Mental health during the Coronavirus outbreak
Updated: Apr 26
Infectious disease like Covid-19 can be very frightening – and can affect our mental health. As well as taking steps to stay well informed, there are also many other things that we can do to support our physical and mental wellbeing through this time.
Here are some tips that I hope you will find useful to look after your mental wellbeing at a time when there is a lot of conversation about threats to our physical health.
Looking after your mental health while you must stay at home
We are being told by the government to stay at home and only go outside for food, health reasons or essential work, to stay 2 metres away from other people and to frequently wash our hands.
Consequently more of us will be spending most of our time at home and many of the regular activities that we took part in, will no longer be available to us.
It can be useful if we try and see it as a different period of our life (that won’t last forever) , and not necessarily a bad one, even if you didn’t choose it.
This means that we are going to have a different rhythm of life, and an opportunity to stay in touch with others in different ways than we usually do. Keep connected to our friends and family by phone, email or social media. Many apps now have functions where we can meet in group online as well as 1to1 – new ways to stay close to the people who mean so much to you.
Create a new daily routine that prioritises looking after yourself. This may mean that you spend time reading, or watching movies, and having an exercise regime. Take time in the day to rest if you are able to. This may be a new way of doing things for you, that may have benefits for both your physical and emotional wellbeing.
Ensure that all of your physical health needs are taken care of, by having sufficient medications available to you.
For further information on taking care of your mental health while staying at home (staying at home link)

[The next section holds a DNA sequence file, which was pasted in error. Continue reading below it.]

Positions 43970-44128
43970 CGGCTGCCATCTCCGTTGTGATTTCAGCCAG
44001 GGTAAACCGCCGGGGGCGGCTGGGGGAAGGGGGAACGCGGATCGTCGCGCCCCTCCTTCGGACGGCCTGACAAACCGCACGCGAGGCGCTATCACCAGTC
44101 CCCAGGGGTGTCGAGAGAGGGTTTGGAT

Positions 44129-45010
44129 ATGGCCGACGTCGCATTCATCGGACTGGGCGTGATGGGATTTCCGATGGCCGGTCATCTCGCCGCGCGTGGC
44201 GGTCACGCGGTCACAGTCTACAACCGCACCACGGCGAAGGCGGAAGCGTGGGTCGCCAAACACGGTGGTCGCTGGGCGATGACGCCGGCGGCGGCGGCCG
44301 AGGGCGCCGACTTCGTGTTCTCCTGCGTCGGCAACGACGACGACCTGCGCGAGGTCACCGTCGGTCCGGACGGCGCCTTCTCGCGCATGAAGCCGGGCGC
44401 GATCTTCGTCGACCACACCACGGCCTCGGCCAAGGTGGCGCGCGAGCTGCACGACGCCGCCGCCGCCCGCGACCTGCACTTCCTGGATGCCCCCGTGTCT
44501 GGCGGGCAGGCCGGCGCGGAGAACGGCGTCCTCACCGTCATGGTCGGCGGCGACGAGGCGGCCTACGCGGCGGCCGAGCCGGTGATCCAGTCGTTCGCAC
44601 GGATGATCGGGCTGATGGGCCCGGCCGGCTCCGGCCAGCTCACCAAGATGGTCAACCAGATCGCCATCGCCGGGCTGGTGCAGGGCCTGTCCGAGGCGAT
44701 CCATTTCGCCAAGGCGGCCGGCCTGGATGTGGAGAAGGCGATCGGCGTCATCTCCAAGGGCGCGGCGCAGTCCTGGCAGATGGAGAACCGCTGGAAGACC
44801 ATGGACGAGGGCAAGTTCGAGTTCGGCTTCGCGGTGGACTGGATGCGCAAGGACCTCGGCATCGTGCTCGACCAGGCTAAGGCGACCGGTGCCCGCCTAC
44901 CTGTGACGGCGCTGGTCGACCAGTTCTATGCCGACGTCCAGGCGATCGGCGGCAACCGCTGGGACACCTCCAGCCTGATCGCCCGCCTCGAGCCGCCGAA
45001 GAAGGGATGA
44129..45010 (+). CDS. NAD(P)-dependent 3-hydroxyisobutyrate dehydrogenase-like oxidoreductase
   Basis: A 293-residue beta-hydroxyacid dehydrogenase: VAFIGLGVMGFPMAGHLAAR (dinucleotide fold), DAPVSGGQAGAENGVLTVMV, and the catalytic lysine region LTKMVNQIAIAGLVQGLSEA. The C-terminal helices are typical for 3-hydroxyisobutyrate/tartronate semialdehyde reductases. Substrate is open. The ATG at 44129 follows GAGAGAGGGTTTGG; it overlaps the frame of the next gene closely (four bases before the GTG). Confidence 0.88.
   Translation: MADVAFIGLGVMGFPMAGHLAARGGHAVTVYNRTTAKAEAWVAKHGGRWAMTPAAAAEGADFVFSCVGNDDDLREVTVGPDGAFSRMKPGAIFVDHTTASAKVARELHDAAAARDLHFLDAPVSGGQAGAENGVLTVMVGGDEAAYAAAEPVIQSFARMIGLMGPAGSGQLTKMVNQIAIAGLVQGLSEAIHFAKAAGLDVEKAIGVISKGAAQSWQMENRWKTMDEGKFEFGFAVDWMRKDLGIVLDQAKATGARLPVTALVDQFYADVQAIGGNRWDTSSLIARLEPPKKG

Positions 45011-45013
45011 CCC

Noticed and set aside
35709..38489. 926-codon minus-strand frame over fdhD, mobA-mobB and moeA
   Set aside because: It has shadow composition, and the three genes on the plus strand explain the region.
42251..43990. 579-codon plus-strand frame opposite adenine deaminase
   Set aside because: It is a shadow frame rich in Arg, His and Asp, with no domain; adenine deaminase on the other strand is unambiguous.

You might also find these links helpful
NHS guidance about coronavirus and staying at home, in english:
Welsh Government guidance about staying at home in welsh and english:
NHS guidance about what to do if you, or someone you live with, has symptoms of coronavirus and you need to self -isolate. This guidance is stricter than the general guidance about staying at home.
Try to avoid speculation about the outbreak, instead rely on reputable sources of information
In order to feel that you are more in control of the present situation, it’s important to have good quality information about the virus. Otherwise anxiety can rise, fuelled by rumour and speculation.
Up-to-date information and advice about Coronavirus can be accessed here:
Try to stay Connected
During times of stress, we operate better in company and with support form others. Try and stay connected to you friends and family, by social media, telephone or email, or contact a helpline for emotional support.
You may also like to focus on the things that you can do if you feel able to:
- Stress management
- Keep active
- Eat a balanced diet.
Stay in touch with friends on social media but try not to sensationalise things. If you are sharing content, share from trusted sources, and keep in mind that your friends might be worried too.
Also remember to regularly reassess your social media activity. Check in with yourself and ask if they need to be adjusted. Are there particular accounts or people that are increasing your worry or anxiety? Consider muting or following accounts or hashtags that cause you to feel anxious.
Talk to your children
Involving our family and children in our plans for good health is essential. We need be alert to and ask children what they have heard about the outbreak and support them, without causing them alarm.
We need to minimise the negative impact has on our children and explain the facts to them. Discuss the news with them but try and avoid over-exposure to coverage of the virus. Be as truthful as possible.
Let’s not avoid the ‘scary topic’ but engage in a way that is appropriate for them. We have more advice on ‘talking with your children about the Coronavirus outbreak’
Try to anticipate distress
It is OK to feel vulnerable and overwhelmed as read about the outbreak, especially if you have experienced trauma or a mental health problem in the past, or if you have a long-term physical health condition that makes you vulnerable to the effects of the coronavirus.
It’s important to acknowledge these feelings and remind each other to look after our physical and mental health. We should also be aware of and avoid increasing habits that may not be helpful in the long term, like smoking and drinking.
Try and reassure people you know who may be worried and check in with people who you know are living alone.
Try not to make assumptions
Don’t judge people and avoid jumping to conclusions about who is responsible for the spread of the disease. The coronavirus can affect anyone, regardless of gender, ethnicity or sex.
Try and mange how you follow the outbreak in the media. There is extensive news coverage about the outbreak. If you find that the news is causing you huge stress, it’s important to find a balance.
It’s best you don’t know avoid all news and that you keep informing and educating yourself but limit your news intake if it is bothering you.
– From the Mental Health Foundation